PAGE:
Real estate owner Store Capital Corp, backed by private equity firm Oaktree Capital Management LLC, filed with U.S. regulators on Friday for an initial public offering of common stock.
Scottsdale, Arizona-based Store Capital buys real estate from large tenants, such as chain restaurants, supermarkets and health clubs, and leases the properties back to the tenants.
Store, which stands for Single Tenant Operational Real Estate, had a portfolio of more than 700 properties across 43 U.S. states as of June 30.
"Demand for high-yield products is very strong and the (real estate) sector is more tied to the credit cycle and housing market, creating appeal for company," said Joseph Schuster, the founder of IPO research firm IPOX Schuster LLC, adding that the offering was likely to attract strong investor interest.
Reuters reported in July that Store Capital had hired banks to explore a potential offering that could raise $300 million to $500 million and value the company at about $2 billion.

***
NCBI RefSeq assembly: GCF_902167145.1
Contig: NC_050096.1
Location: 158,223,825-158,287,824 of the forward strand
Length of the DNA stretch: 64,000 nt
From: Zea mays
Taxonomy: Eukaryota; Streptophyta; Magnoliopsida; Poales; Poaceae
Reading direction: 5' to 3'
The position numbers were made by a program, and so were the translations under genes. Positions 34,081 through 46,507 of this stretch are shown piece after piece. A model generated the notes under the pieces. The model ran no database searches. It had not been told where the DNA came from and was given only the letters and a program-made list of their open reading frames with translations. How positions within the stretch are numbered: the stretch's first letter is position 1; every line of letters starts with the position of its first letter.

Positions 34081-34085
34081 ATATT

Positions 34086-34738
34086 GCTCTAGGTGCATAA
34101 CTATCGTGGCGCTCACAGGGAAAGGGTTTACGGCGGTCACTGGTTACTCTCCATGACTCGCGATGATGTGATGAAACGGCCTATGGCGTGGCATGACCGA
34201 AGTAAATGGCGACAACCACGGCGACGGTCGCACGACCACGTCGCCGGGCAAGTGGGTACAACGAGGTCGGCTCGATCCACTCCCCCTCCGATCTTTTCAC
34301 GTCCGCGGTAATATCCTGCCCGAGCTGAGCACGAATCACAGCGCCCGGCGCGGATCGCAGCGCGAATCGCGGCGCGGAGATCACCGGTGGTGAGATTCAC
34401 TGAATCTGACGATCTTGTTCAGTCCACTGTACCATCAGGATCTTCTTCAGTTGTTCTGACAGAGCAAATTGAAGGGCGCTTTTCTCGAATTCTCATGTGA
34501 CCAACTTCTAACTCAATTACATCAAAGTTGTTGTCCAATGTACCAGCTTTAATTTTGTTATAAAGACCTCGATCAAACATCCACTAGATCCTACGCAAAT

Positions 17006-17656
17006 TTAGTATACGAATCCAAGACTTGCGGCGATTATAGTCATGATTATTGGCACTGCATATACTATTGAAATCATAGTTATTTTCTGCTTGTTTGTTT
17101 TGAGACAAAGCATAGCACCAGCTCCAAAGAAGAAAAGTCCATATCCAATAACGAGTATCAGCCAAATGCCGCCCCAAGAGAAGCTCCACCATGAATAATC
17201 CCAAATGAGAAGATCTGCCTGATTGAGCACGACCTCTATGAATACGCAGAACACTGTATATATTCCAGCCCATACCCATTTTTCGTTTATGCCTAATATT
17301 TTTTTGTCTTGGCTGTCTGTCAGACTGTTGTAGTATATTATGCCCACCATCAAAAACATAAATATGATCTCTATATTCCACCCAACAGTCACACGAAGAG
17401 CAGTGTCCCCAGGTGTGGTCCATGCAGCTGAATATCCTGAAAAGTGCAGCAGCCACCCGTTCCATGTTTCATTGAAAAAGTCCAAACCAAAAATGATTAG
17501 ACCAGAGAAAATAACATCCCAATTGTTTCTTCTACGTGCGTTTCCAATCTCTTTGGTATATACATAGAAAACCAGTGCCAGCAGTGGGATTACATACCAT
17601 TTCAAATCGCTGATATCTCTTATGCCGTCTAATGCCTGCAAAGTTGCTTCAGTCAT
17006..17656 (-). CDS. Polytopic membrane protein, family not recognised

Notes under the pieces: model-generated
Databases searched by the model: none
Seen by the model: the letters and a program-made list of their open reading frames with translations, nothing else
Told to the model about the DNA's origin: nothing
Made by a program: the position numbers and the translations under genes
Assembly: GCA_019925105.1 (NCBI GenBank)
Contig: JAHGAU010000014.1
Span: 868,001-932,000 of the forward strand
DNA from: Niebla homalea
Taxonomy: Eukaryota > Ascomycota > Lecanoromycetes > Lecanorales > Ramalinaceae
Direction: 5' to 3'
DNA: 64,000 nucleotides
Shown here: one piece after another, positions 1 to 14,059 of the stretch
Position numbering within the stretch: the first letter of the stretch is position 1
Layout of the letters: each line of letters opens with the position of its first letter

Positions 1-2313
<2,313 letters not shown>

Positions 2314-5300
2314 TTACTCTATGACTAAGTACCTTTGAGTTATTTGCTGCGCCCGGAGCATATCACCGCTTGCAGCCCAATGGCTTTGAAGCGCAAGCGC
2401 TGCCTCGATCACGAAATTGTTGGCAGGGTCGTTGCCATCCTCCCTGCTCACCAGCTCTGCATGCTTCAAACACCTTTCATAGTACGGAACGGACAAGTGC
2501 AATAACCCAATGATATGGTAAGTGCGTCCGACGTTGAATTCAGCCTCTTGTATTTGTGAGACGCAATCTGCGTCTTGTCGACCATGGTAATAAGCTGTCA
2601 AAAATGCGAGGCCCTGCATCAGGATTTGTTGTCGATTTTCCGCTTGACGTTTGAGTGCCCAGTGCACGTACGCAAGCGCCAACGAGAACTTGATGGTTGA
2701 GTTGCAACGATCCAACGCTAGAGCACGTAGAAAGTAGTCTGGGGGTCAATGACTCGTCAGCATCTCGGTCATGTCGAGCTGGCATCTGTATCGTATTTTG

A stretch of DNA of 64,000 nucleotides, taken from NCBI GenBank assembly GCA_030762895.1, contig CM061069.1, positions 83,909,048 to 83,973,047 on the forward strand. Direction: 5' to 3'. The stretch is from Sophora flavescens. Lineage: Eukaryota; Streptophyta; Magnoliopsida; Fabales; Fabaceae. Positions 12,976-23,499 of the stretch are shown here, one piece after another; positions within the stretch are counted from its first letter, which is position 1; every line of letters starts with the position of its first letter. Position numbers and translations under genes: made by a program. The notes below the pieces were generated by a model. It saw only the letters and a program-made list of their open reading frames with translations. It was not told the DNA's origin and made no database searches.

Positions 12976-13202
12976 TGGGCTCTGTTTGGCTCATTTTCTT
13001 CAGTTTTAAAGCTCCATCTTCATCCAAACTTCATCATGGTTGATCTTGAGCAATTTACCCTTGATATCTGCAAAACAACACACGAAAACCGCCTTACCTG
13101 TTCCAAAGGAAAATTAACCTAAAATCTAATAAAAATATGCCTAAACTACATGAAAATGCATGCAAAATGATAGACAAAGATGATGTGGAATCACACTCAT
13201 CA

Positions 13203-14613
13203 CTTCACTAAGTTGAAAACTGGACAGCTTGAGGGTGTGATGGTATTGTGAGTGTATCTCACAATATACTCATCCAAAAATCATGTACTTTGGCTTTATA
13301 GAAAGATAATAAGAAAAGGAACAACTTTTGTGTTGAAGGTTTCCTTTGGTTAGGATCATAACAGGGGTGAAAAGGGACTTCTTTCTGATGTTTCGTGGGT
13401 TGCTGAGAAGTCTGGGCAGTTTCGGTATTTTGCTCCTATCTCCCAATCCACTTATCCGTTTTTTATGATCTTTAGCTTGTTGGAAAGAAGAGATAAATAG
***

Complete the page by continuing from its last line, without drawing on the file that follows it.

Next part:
Private equity firm Oaktree Capital, a Los Angeles-based private equity firm, helped launch Store Capital in 2011 with an initial investment of $400 million.
The company said it intended to structure itself as a real estate investment trust (REIT) after the offering.
Companies with significant real estate assets seek a REIT structure to help lower the tax burden on their rental income. Shareholders also stand to gain as REITs are required to distribute at least 90 percent of their profits as dividends.
Store Capital intends to list on the New York Stock Exchange under the symbol "STRE".
The company plans to use the proceeds from the offering for investments and debt repayment.
Store Capital listed Goldman Sachs, Credit Suisse and Morgan Stanley among the underwriters to the IPO.
Earlier this week, Paramount Group Inc also filed for an IPO, in what could be the second-largest listing by a real estate company in the United States after Hilton Worldwide Holdings Inc's (HLT.N) IPO last year.
Store Capital filed to raise $500 million from the offering, but did not reveal how many shares it planned to sell or their expected price.
The amount of money a company says it plans to raise in its first IPO filings is used to calculate registration fees. The final size of the IPO could be different.
(Editing by Simon Jennings)